Darby's Bible Synopsis
Whither is thy beloved gone, O thou fairest among women? whither is thy beloved turned aside? that we may seek him with thee.
The following commentary covers Chapters 6 and 7.
And this experience makes her understand through grace another aspect of her relationship, proving a real progress in the intelligence of grace and condition of heart. It is no longer the desire that seeks possession of the object for herself, it is the consciousness that she belongs to Him. "I am my Beloved's." This is a very important progress. The soul that seeks salvation, that seeks to satisfy newly-awakened affections, exclaims, as soon as it is assured of it, "My Beloved is mine." When there has been a deeper experience of self, it recognises itself as being His. Thus, with respect to ourselves, it is not "We have found him of whom the prophets did write"; but "We are not our own, for we are bought with a price." To belong in this manner to Christ, no longer thinking of self, is the happiness of the soul. It is not that we lose the sense of the blessedness of possessing the Saviour, but the other thought, the thought of being His, occupies the first place.
Again the Beloved testifies to the preciousness of the bride in His eyes. But here also there is a difference. Before, when speaking of her, He added to the gentleness and beauty of her aspect all the graces which were seen in her, the honey that flowed from her lips, the pleasant fruits that were found in her, the sweet odours which He called on the breath of the Spirit to bring forth. He does not now repeat these things. He speaks of that which she is for Him. Having described her personal beauty, His heart dwells on what she is for Himself. "My dove, my undefiled, is but one." His affection can see no other: none can be compared with her. There are many others, but they are not the one whom He loves. The person of the Lord fills the heart that has been brought back to Him. The look and the graces of the bride are the subject of the Bridegroom's testimony. Moreover for Him there is no one but her, the only one of her mother. Thus will it be with the remnant of Israel in the last days, even as in spirit it is now with us. The reception of Christ and His union with this remnant at Jerusalem are represented in a very striking manner in that which follows. It is no longer the Beloved coming up out of the wilderness-where He had associated His people with Himself-in glory and in love. It is the bride, fair as the moon and radiant with glory, who appears on the scene, like an army with banners displayed. The Beloved had come down to look upon the ripening fruits of the valley, and to see if His vine flourished. Before He is aware, His love makes Him like the chariots of His willing people (compare Psalm 110:3). He leads them in glory and triumph. He had sought the fruits of grace among them; but, having come down for this, He exalts them in glory. It is only when His people are fully established in grace that everything in them will be beauty and perfection, and that they will recognise that they belong entirely to Christ, and at the same time that they will entirely possess His affection. This last thought is the rest of their heart. This is thus expressed in the third formulary of the experience of this divine song, if I may coldly so speak, and which gives the full happiness of the bride, "I am my Beloved's, and his desire is toward me"-the consciousness of belonging to Christ and that His affections rest on us-the consciousness that we are the objects of His own affections and delight. This is most deep and perfect joy. The reader will do well to weigh these three expressions of satisfaction of heart: the possessing Christ; our belonging to Him; and this last, with the unspeakable knowledge that His heart's delight is in us, however much-and it is surely then it will be felt-all is grace. But (to return to the text) they can now go forth with Him to enjoy all the blessings of the earth in the certainty and the communion of His love. What fruits of gratitude, what peculiar feelings, will be those which the people of Israel have kept for the Lord alone, which they could never have for any other, and which, after all, none but themselves could have towards the Lord, viewed as come on earth.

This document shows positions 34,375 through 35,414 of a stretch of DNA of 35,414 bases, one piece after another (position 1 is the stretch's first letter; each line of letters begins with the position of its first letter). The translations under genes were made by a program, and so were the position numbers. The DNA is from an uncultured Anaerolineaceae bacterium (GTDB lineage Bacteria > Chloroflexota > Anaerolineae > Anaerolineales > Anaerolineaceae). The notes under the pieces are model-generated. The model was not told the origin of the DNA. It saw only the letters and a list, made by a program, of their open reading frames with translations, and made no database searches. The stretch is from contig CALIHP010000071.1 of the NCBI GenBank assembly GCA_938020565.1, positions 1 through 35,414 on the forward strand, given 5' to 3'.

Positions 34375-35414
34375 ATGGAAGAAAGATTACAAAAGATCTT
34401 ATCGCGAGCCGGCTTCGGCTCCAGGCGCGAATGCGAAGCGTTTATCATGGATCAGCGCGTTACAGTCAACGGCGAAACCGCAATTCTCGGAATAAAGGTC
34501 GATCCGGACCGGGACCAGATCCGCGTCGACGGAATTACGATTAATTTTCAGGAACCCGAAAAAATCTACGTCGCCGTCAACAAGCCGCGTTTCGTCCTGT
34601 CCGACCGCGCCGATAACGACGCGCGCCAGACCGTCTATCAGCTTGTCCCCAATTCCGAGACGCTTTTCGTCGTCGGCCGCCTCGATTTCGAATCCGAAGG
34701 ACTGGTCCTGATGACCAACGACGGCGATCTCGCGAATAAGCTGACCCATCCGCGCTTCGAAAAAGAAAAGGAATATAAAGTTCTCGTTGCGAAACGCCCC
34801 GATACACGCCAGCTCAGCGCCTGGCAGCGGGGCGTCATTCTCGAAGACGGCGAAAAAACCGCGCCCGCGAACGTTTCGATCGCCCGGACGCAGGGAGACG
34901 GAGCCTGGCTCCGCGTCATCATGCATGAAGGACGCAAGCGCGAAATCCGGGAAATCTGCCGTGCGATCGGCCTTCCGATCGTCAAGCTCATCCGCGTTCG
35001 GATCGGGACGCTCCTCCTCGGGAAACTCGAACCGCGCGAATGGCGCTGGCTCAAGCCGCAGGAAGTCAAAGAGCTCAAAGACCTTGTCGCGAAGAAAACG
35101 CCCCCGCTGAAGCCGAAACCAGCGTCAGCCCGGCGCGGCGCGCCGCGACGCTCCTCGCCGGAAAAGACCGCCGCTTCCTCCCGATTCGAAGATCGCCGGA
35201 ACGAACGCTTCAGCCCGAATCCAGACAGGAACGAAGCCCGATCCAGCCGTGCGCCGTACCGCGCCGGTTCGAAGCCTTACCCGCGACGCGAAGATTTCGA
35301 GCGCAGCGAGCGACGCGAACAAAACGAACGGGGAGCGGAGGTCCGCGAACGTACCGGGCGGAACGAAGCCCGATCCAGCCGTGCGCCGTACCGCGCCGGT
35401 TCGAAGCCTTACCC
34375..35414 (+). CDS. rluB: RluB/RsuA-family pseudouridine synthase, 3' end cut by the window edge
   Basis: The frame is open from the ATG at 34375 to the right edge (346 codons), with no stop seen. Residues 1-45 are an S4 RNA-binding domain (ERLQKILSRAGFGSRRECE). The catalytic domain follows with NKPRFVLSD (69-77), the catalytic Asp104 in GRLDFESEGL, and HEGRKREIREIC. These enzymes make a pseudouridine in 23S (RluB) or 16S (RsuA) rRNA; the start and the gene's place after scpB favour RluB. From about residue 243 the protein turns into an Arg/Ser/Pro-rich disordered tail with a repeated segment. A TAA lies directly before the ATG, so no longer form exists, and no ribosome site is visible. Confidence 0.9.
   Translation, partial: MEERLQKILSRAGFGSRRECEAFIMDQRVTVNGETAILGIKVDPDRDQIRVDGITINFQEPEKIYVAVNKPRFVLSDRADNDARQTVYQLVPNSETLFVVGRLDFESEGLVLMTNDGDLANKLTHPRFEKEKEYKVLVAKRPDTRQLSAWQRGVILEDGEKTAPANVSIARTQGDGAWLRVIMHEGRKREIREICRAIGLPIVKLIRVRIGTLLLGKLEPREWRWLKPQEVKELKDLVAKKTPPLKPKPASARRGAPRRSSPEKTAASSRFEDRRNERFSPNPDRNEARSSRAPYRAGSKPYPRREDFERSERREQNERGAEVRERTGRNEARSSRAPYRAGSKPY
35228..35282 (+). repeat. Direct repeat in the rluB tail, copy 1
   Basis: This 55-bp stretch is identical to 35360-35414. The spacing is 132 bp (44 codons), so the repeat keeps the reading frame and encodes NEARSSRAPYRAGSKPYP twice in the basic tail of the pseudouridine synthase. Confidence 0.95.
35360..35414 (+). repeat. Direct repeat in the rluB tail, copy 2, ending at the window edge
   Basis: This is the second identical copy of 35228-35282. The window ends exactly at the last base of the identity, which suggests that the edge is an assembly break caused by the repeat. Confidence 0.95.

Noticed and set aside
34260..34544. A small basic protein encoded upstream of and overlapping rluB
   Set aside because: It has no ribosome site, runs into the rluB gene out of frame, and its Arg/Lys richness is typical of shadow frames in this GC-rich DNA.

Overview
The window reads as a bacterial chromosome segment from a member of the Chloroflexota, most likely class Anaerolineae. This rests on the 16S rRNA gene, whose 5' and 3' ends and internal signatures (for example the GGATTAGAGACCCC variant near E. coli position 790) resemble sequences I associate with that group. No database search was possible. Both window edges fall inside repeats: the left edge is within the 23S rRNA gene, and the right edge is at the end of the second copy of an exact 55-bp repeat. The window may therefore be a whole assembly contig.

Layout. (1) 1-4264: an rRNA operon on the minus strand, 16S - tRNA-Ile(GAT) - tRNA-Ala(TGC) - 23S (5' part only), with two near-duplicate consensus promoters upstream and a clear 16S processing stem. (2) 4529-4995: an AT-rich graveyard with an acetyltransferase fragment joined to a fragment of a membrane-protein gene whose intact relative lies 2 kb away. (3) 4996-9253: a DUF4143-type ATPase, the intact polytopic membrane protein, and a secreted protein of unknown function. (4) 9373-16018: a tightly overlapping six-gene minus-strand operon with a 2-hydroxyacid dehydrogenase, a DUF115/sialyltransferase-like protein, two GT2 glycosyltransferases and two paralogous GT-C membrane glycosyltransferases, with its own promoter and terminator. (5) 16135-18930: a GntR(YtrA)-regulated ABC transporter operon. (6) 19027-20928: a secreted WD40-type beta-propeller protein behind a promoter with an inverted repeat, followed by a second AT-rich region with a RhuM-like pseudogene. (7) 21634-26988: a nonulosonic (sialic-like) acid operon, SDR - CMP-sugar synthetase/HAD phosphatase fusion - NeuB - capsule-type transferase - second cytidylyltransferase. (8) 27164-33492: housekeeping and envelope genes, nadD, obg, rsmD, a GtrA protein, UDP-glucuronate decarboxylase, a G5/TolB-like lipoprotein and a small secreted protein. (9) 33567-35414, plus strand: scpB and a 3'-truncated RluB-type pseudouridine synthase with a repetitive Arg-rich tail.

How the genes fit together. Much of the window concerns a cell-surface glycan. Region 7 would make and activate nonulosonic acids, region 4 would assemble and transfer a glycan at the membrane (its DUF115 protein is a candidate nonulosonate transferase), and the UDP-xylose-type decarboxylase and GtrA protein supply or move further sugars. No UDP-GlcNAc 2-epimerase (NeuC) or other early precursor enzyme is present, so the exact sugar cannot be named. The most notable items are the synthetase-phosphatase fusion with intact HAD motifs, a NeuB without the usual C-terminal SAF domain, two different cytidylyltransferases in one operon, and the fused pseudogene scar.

My beloved is gone down into his garden, to the beds of spices, to feed in the gardens, and to gather lilies.
I am my beloved's, and my beloved is mine: he feedeth among the lilies.
Thou art beautiful, O my love, as Tirzah, comely as Jerusalem, terrible as an army with banners.
Turn away thine eyes from me, for they have overcome me: thy hair is as a flock of goats that appear from Gilead.
Thy teeth are as a flock of sheep which go up from the washing, whereof every one beareth twins, and there is not one barren among them.
As a piece of a pomegranate are thy temples within thy locks.
There are threescore queens, and fourscore concubines, and virgins without number.
My dove, my undefiled is but one; she is the only one of her mother, she is the choice one of her that bare her. The daughters saw her, and blessed her; yea, the queens and the concubines, and they praised her.
Who is she that looketh forth as the morning, fair as the moon, clear as the sun, and terrible as an army with banners?
I went down into the garden of nuts to see the fruits of the valley, and to see whether the vine flourished, and the pomegranates budded.
Or ever I was aware, my soul made me like the chariots of Amminadib.
Return, return, O Shulamite; return, return, that we may look upon thee. What will ye see in the Shulamite? As it were the company of two armies.